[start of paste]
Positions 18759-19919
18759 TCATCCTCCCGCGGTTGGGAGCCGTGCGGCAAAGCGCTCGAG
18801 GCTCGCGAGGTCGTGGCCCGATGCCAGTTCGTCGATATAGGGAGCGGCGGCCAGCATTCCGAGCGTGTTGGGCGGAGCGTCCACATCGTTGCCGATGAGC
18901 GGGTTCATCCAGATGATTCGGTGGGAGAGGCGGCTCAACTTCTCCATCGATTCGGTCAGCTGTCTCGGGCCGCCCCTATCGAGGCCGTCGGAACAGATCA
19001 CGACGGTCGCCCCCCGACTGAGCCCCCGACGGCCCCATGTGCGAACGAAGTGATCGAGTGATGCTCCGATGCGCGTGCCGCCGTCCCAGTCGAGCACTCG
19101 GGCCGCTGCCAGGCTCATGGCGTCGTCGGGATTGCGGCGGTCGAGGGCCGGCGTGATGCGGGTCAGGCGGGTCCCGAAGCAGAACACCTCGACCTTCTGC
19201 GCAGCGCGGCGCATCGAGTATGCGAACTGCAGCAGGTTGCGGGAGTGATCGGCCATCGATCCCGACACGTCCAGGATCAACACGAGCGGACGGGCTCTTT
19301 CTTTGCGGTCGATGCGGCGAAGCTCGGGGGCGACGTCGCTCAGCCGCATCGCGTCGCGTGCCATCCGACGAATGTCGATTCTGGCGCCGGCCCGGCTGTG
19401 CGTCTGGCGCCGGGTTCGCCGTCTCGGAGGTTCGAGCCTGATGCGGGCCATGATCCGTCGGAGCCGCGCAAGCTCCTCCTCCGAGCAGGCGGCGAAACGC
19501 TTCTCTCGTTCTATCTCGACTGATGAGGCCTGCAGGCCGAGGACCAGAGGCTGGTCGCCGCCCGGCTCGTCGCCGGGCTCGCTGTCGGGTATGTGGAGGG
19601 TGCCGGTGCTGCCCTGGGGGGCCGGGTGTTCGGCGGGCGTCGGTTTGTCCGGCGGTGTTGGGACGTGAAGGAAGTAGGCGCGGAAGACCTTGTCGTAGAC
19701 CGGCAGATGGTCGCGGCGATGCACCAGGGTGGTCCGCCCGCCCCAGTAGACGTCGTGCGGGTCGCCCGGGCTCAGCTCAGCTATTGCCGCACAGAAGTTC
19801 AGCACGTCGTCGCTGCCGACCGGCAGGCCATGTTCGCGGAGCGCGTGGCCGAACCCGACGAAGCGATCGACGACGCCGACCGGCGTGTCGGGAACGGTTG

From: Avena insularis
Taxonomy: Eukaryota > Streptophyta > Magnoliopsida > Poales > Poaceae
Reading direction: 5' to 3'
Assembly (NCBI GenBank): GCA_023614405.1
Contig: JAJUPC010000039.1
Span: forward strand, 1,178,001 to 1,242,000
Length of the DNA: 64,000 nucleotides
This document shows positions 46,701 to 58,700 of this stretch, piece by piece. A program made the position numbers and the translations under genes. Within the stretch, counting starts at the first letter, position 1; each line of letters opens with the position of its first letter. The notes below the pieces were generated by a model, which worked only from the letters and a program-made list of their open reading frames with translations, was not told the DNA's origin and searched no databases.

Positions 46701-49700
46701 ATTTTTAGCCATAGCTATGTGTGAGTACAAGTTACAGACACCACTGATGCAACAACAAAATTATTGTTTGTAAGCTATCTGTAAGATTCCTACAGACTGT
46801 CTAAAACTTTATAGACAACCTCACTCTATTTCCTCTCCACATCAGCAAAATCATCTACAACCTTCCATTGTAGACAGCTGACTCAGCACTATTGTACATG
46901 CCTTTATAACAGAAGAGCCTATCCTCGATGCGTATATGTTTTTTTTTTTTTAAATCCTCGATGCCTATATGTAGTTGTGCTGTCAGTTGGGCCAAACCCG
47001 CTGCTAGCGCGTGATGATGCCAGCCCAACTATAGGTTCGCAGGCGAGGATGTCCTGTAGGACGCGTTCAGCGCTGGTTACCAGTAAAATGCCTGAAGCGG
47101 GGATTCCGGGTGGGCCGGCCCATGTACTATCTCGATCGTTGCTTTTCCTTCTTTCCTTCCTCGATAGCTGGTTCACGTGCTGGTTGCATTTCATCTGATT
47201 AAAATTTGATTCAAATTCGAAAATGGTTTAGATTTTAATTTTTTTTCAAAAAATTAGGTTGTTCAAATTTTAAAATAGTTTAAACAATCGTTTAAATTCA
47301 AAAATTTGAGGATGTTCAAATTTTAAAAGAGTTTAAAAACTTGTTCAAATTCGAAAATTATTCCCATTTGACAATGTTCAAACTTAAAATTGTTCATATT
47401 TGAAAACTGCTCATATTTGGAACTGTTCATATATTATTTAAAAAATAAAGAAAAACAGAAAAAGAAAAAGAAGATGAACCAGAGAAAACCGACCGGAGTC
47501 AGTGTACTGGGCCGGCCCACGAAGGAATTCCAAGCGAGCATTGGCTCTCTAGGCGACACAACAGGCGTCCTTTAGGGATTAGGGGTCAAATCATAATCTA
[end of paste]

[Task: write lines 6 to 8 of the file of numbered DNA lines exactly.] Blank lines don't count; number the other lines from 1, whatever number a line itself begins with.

19101 GGCCGCTGCCAGGCTCATGGCGTCGTCGGGATTGCGGCGGTCGAGGGCCGGCGTGATGCGGGTCAGGCGGGTCCCGAAGCAGAACACCTCGACCTTCTGC
19201 GCAGCGCGGCGCATCGAGTATGCGAACTGCAGCAGGTTGCGGGAGTGATCGGCCATCGATCCCGACACGTCCAGGATCAACACGAGCGGACGGGCTCTTT
19301 CTTTGCGGTCGATGCGGCGAAGCTCGGGGGCGACGTCGCTCAGCCGCATCGCGTCGCGTGCCATCCGACGAATGTCGATTCTGGCGCCGGCCCGGCTGTG